A few months ago, people across the world were asked “What is Wikimedia?”
Almost no one answered correctly.
But while “Wikimedia” may not be widely recognized outside our movement, there is a clear way to use our existing brands to better bring in the billions of people who have yet to join us in our vision. We can center our brand system around Wikipedia, one of the world’s best-known brands.
This is the suggestion at the heart of a brand research and strategy project, conducted to examine how Wikimedia’s brands could be refined to support our ambitious 2030 strategic goals. The project was led by Wolff Olins, a London-based brand consultancy, in consultation with Wikimedia Foundation staff, community leaders, and the Board of Trustees.
The proposed system change suggests elevating Wikipedia into a high-visibility entry point that can be used to better introduce the world to our range of projects and their shared mission. The proposal also recommends retaining project names as they are, while shortening “Wikimedia Commons” to its nickname “Wikicommons” to fit the “wiki + project” name convention.
This proposal is not a new idea. Since the name “Wiki-media” was proposed in 2003 as the movement’s collective identity, various discussions have suggested a Wikipedia-led brand system.
In 2007, Erik Möller suggested the movement “mak[e] use of the strongest brand (Wikipedia) to identify all activities.” This call was echoed by Guillaume Paumier and Elisabeth Bauer at Wikimania Taipei that year. In contrast to those proposals, the current brand strategy suggests retaining project names as they are, reflecting the strength of these identities as community knowledge projects.
Wikipedia, now 18 years old, remains one of the world’s best-known brands. More than 80% of internet users in North America and Europe have heard of it, and in nations where internet access is expanding rapidly, awareness of Wikipedia is growing quickly. Since 2016, for example, Wikipedia awareness in Nigeria has nearly doubled from 27% to 48% of internet users.
Of course, there have also been arguments against using Wikipedia as the brand center point. Wikipedia is just one of the movement’s 13 online projects, and many volunteers worry that focusing on a single project would lead to smaller project communities receiving less attention. Naming movement organizations after Wikipedia might lead people to mistakenly believe that they are responsible for content authorship.
However, Wikipedia is already how the movement connects to the world. From visa applications to press to partnerships, Wikimedians today commonly define the movement as “behind” or “in support of” Wikipedia, pragmatically connecting to our most visible project. Donors make contributions in explicit aid to Wikipedia, and donors are sometimes confused or alarmed when they encounter the name “Wikimedia” on their donation receipts.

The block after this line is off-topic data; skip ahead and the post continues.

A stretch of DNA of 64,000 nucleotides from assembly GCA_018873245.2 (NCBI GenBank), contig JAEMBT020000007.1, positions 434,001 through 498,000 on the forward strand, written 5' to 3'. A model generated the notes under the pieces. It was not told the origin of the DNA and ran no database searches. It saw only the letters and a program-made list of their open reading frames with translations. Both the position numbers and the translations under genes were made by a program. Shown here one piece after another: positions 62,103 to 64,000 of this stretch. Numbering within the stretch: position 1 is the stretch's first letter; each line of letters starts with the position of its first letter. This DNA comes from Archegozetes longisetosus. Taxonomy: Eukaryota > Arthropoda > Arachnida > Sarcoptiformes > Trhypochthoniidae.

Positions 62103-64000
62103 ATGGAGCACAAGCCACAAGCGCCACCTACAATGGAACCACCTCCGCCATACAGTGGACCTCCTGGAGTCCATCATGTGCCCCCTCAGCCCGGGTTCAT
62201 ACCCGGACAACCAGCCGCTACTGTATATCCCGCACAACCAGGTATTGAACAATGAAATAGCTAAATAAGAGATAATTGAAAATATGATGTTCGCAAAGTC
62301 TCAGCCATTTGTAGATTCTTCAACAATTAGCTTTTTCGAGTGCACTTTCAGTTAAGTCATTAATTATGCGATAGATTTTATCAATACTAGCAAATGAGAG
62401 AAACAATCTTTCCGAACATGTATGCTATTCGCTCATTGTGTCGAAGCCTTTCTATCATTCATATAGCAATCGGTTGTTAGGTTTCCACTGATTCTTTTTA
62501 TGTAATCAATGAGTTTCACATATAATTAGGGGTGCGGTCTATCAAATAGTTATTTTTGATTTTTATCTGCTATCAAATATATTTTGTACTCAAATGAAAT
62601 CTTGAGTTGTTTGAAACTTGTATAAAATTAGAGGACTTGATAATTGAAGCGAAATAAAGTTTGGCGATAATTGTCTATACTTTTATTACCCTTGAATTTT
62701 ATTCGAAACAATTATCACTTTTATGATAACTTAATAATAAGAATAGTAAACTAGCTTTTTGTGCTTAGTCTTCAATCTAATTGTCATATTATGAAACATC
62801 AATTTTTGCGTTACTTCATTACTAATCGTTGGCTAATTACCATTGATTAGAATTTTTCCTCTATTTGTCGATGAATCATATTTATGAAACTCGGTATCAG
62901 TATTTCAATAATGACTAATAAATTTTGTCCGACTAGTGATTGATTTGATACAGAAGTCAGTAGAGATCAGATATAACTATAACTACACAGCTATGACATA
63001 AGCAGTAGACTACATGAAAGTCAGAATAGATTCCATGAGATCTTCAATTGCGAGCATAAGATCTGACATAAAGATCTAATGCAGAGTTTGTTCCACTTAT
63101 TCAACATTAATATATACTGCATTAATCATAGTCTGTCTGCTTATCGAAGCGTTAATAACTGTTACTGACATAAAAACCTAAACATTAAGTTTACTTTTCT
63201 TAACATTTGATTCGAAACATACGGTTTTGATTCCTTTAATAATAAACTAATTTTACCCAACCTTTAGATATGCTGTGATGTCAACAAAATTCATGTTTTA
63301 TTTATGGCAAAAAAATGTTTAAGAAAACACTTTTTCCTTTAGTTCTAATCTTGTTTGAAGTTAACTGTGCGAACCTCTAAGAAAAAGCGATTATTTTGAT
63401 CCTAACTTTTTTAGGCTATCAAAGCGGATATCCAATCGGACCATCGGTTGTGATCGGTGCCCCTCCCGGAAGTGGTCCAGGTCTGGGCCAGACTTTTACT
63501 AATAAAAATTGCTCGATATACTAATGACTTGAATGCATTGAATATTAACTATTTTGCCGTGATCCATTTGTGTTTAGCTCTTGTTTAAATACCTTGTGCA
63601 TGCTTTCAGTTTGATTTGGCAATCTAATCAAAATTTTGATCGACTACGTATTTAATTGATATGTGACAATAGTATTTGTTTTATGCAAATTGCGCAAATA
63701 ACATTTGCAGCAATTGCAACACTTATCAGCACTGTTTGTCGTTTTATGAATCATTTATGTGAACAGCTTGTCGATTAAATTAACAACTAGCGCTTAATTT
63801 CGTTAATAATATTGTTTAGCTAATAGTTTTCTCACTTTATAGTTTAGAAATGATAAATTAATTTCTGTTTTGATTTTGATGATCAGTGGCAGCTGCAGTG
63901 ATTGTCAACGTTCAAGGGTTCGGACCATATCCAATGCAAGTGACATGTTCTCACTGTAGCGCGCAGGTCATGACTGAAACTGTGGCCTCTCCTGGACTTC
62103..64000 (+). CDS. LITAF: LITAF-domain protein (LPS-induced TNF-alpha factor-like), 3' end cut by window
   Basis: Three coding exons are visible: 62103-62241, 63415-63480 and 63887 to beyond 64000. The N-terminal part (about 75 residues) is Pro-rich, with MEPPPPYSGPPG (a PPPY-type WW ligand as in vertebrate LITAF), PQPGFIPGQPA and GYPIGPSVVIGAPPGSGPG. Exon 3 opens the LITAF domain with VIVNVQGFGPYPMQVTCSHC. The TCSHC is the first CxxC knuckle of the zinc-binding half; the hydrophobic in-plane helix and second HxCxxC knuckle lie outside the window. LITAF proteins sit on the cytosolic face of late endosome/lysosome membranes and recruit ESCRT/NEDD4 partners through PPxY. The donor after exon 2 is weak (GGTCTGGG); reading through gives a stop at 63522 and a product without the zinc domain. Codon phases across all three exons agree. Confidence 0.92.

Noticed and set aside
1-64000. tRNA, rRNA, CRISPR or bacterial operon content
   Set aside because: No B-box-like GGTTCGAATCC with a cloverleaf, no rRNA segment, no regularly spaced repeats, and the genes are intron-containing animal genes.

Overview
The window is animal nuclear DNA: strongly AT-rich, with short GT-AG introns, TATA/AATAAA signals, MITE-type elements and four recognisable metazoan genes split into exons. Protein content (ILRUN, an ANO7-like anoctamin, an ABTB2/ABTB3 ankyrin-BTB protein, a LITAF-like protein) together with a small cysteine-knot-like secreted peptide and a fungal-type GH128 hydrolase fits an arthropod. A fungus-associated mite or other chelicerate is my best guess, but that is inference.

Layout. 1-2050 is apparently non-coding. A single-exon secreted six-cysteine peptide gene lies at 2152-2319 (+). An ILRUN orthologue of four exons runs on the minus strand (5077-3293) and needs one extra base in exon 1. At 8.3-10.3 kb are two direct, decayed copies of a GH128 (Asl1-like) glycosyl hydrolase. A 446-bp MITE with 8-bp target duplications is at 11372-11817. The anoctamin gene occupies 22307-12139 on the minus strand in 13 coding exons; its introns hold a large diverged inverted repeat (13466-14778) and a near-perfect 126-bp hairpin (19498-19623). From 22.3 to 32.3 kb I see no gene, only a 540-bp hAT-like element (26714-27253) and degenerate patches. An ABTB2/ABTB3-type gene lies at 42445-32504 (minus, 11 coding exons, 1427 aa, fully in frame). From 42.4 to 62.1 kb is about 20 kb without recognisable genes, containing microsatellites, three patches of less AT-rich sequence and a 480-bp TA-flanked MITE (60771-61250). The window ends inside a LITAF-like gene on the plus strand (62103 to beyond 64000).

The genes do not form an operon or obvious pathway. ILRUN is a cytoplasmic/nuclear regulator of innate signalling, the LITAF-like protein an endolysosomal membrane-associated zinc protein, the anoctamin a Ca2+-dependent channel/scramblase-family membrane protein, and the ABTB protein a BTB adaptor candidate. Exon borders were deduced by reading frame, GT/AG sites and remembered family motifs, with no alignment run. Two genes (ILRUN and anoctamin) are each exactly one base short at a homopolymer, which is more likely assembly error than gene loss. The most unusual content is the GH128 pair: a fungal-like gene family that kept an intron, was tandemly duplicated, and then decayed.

In the proposed brand strategy, Wikipedia would be redefined to encompass the entire movement’s identity. Just as the Google name (originally just for the search engine, then “the company behind the search engine”) was broadened to connect many projects like Maps, Drive, Slides, and Docs, this Wikipedia centering would offer a clear common brand to the movement while retaining project areas. This shift would create an opportunity for renaming the movement, affiliates, and the Foundation with “Wikipedia” names.
The Wikipedia interface could also be improved to show clearer connection between projects, driving more visibility, usage, and hopefully contributions, to smaller projects. Naming conventions would also be developed in order to show how projects connect back to Wikipedia. We could imagine expository taglines, for example, that would describe “Wiktionary” as “a Wikipedia project.” A new visual identity, linking projects together with a unified “Wikipedia” movement mark and style, would also be considered.
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But let’s pause here.
By definition, Wikimedia brands are shared among the communities who give them meaning. So in considering this change, the Wikimedia Foundation is collecting feedback from across our communities. Our goal is to speak with more than 80% of affiliates and as many individual contributors as possible before May 2019, when we will offer the Board of Trustees a summary of the community’s response.
Today, we want to share the full brand project materials for your review and response. We invite you to look at a project summary, the brand research, and the brand strategy suggestion Wolff Olins prepared working with many in the movement.
This moment, like so much made possible by the strategic direction and the movement strategy process, invites us to consider how we show up in the world, and how we can be more inviting to the billions of people we have yet to reach. It is an opportunity for us to consider change while assessing if this suggestion really works across the world. In the words of the brand summary, together we can set knowledge free.
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Would you like to share thoughts?
Please email us at firstname.lastname@example.org or add a note to the project talk page on Meta-Wiki.
We are also ready for comments in person (at conferences or via virtual meetings) and in various languages. Email email@example.com to set up a discussion.
Zack McCune, Senior Global Brand Manager